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Rising High Proof Rum Category Spurs New Entrants

June 16, 2011

Within the rum category, one of the hotter segments lately has been higher-proof dark and spiced rums. The high-proof segment’s recent dynamism is epitomized by Impact “Hot Brand” Sailor Jerry—a 92-proof spiced offering which rose by 59% to 635,000 cases in 2010. Sailor Jerry’s success has led to a rising tide of new entrants, in the form of line extensions or new brand propositions altogether.

New this spring are two higher-proof extensions of existing brands: Malibu Black from Pernod Ricard USA and Mount Gay Black Eclipse from Remy Cointreau USA. The Mount Gay extension is at 100-proof and retails at around $25, about a 30% premium to the core brand. “We wanted to come up with a different, bolder expression of Mount Gay whose strong taste profile would appeal to younger consumers while staying true to the Mount Gay brand to keep rum connoisseurs engaged,” says Mount Gay international brand director Daniel Cabaleiro.

Malibu Black is also targeted at the LDA-to-29-year-old demographic, with a particular focus on males, according to brand manager Sheila Senhouse. At 70-proof, Malibu Black, which sells for around $16 a bottle, isn’t among the highest-proof rums out there, but it’s a significant step up from Malibu’s core 42-proof brand.

Other new entries to the higher-proof rum segment include Proximo’s Kraken (94-proof, $20), Heaven Hill’s Blackheart (93-proof, $16), Serralles USA’s Blackbeard (86-proof, $15) and White Rock’s Spiced Jack 94 (94-proof, $16). Of those, Kraken, which sold 75,000 cases last year (its first year on the market), according to Impact Databank, has so far been the standout. Others, like Spiced Jack at 20,000 cases, are also off to good starts in what’s becoming a hotly contested category.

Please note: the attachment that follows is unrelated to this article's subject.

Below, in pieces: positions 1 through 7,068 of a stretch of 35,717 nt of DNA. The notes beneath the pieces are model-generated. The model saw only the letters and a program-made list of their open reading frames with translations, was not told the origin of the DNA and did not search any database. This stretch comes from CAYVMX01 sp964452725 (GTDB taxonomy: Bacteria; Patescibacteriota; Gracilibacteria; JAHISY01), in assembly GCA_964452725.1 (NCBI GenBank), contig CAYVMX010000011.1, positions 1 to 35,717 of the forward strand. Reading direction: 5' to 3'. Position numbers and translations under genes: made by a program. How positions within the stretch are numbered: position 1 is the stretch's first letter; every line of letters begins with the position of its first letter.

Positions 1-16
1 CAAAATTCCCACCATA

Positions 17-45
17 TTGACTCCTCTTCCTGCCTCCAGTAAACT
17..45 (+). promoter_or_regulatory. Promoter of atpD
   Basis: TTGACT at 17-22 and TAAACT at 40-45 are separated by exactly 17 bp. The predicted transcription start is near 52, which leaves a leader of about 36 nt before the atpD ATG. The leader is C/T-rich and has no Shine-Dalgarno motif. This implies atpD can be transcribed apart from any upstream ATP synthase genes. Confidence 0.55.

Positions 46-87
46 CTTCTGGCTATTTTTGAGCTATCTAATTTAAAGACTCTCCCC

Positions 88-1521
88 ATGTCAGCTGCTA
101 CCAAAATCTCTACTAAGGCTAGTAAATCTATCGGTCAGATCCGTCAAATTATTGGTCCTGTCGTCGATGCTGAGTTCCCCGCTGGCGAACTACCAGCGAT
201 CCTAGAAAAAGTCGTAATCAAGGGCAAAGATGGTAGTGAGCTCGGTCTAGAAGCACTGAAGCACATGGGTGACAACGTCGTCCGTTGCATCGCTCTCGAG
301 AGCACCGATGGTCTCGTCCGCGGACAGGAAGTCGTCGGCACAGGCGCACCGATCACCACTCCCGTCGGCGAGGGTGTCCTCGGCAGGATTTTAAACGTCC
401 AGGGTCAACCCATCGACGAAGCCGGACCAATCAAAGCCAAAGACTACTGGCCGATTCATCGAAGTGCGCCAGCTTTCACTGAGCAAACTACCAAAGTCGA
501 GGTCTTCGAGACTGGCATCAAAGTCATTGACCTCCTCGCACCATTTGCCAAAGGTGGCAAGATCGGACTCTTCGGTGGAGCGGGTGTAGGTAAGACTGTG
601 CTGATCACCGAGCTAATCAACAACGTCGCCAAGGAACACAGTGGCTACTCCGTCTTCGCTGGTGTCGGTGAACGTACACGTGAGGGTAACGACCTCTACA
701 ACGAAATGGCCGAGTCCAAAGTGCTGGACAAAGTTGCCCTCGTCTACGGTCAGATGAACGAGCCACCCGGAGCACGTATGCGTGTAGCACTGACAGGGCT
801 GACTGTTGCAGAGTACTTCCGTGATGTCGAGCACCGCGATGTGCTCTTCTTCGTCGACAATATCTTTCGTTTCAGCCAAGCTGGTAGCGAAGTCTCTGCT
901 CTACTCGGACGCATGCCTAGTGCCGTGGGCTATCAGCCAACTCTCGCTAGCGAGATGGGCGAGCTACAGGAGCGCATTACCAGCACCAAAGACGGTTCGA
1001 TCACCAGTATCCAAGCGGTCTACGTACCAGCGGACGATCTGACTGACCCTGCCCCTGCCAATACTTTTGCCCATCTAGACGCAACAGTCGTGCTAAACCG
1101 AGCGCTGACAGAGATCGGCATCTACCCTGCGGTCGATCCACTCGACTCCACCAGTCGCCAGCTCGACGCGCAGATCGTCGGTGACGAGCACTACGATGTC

“It’s a bit of a following game,” says Brittany Blevins, rum brand manager at Heaven Hill. “Sailor Jerry’s high proof became hugely successful and others took note. That interest comes from consumers who want something edgy, and the taste profile of spiced rum lends itself to that.” Blevins adds that Blackheart, released early last year, came out 40% ahead of its volume projections in its first year on the market.

All this new activity has put pressure on spiced rum leader Captain Morgan, which at 6.2 million cases has dominated the category for years. The Captain’s 100-proof offering, rolled out in 2008 at around $19 a bottle, got off to a strong start and “continues to carve out a niche,” according to global brand director Russell Jones. “It’s been in the market for three years now, and for the first couple of years it was in the list of top innovations in the U.S.,” he says, noting that the midwest and whiskey belt are strong areas for the 100-proof variant in the U.S. market.

Other spirits categories are taking a page from rum’s book. Phillips Distilling recently re-released its Revel Stoke Canadian whisky brand, marketing it as a “spiced whisky,” which, at 90-proof and about $17 a bottle, will compete with all high-proof players. Given the success of Sailor Jerry and others, it appears the high-proof rum segment is fast becoming the hot spot for most top brands in the rum category and beyond.

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